Jodi Hills

So this is who I am – a writer that paints, a painter that writes…


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Being small.

John Prine sings, “I remember everything…every single blade of grass holds a special place for me.” I hear the words in my heart and I’m back on VanDyke Road. It’s a summer day. Bits of green stick to my legs and I’m soaked in sun. Red shoulders. Cheeks. Carrying a plastic bow and arrow from Target. Arrows not strong enough to puncture the ground, but strong enough to make me a cowgirl, a big girl, as my mother told me to be. A big girl that could stay alone during school’s summer vacation and imagine a ranch of hired hands, working cattle and horses, and filling a backyard with “Big Valley” moments, “Bonanza” rescues, and every Disney movie hero. Only until 4:30, then my mom would come home from work. I let the bow drop from my hand into the blades of grass I counted. Each a different color of green. I dropped my arrow. And I was gloriously small. I was saved. She held me close. Every day. My heart beat full. I remember everything.


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Carry it with you.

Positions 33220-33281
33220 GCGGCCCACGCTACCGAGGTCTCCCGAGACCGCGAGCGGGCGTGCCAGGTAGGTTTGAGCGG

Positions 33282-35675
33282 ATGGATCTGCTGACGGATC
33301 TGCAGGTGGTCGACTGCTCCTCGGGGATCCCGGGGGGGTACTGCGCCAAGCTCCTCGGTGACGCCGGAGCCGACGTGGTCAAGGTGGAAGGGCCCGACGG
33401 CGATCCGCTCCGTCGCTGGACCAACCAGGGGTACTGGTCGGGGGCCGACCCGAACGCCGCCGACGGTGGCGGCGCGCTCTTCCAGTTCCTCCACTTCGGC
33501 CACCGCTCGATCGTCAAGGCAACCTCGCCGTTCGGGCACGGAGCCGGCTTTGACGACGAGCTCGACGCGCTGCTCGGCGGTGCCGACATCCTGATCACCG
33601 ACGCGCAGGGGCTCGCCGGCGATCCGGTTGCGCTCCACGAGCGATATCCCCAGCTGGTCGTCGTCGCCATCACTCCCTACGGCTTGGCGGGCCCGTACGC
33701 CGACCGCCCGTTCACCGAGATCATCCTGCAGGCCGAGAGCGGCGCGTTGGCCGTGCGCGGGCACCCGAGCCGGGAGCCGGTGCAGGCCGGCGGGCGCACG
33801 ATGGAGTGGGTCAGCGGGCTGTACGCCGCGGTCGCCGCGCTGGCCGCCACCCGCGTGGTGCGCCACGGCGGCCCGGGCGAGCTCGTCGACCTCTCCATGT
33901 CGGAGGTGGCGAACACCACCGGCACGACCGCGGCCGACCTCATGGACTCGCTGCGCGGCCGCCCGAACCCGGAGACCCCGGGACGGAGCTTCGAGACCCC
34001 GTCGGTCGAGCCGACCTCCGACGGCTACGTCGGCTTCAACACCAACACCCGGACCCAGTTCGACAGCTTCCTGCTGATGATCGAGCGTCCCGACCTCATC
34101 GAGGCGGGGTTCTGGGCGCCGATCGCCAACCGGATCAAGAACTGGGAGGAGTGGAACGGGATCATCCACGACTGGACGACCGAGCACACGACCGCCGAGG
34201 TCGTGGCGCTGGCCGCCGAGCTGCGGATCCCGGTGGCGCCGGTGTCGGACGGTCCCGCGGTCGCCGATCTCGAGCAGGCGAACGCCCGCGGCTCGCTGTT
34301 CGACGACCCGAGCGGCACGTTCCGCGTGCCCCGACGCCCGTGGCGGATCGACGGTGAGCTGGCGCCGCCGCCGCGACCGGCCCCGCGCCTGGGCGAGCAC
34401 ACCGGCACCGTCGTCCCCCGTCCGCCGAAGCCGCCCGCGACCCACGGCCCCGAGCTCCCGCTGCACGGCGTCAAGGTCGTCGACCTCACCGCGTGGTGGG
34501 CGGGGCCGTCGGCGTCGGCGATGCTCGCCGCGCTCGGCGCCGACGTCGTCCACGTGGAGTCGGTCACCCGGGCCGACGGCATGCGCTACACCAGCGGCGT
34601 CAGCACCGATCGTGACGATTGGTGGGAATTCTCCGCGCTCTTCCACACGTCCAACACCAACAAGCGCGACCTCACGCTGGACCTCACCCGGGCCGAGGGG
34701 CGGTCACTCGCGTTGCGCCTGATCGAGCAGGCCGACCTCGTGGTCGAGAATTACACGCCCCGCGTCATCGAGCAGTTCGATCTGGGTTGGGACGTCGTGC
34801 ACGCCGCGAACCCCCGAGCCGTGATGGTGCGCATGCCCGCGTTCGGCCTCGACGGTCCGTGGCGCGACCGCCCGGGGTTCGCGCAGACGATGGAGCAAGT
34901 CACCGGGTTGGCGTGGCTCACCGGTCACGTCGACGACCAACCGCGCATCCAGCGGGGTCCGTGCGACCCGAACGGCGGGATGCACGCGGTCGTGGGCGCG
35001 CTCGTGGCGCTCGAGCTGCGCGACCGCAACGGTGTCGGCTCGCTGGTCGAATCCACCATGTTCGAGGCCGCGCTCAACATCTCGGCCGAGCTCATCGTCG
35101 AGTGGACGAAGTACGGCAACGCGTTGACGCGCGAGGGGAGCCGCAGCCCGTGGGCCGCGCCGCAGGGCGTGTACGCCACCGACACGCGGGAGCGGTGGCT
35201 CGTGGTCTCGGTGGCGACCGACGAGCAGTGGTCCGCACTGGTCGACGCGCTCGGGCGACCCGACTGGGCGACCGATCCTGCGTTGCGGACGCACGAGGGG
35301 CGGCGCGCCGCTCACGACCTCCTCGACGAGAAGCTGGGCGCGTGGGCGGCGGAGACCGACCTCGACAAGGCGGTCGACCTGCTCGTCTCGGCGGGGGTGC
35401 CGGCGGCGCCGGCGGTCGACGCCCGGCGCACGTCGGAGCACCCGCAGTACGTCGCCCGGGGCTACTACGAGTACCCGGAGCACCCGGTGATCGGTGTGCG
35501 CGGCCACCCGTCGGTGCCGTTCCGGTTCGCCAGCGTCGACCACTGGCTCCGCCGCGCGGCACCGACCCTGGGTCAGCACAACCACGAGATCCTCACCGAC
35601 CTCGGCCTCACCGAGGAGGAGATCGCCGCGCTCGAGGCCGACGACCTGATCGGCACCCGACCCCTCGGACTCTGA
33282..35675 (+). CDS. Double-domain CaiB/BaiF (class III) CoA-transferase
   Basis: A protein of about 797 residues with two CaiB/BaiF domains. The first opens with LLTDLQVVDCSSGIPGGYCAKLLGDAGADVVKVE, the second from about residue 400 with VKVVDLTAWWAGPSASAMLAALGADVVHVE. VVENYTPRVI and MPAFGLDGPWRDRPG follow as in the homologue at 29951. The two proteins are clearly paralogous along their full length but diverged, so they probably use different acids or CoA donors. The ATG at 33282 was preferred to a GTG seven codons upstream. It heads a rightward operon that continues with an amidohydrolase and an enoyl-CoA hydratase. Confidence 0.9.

I can get distracted. So easily. So many “shiny objects” in a day. And it’s easy to let things slip by. “I’ll email them tomorrow.” “I’m sure someone else has taken care of it.” “My vote doesn’t really count anyway.” We can justify almost anything. But can we? Really? Every day, we stand for something. Either by taking a stand, or not taking one. Everything matters. Everything counts. Now some might say, “Oh, lighten up…” But maybe that’s what I am doing. When I believe in something, love something, someone, stand for the things I believe in, it gives me great joy. Such great joy! And the thing is, nothing is lighter than joy. It’s so easy to carry it with you. I want that joy. And so I love and I live and dance my way through the shiny objects of the day, and then I pause. I stand. And I believe.


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First, the field…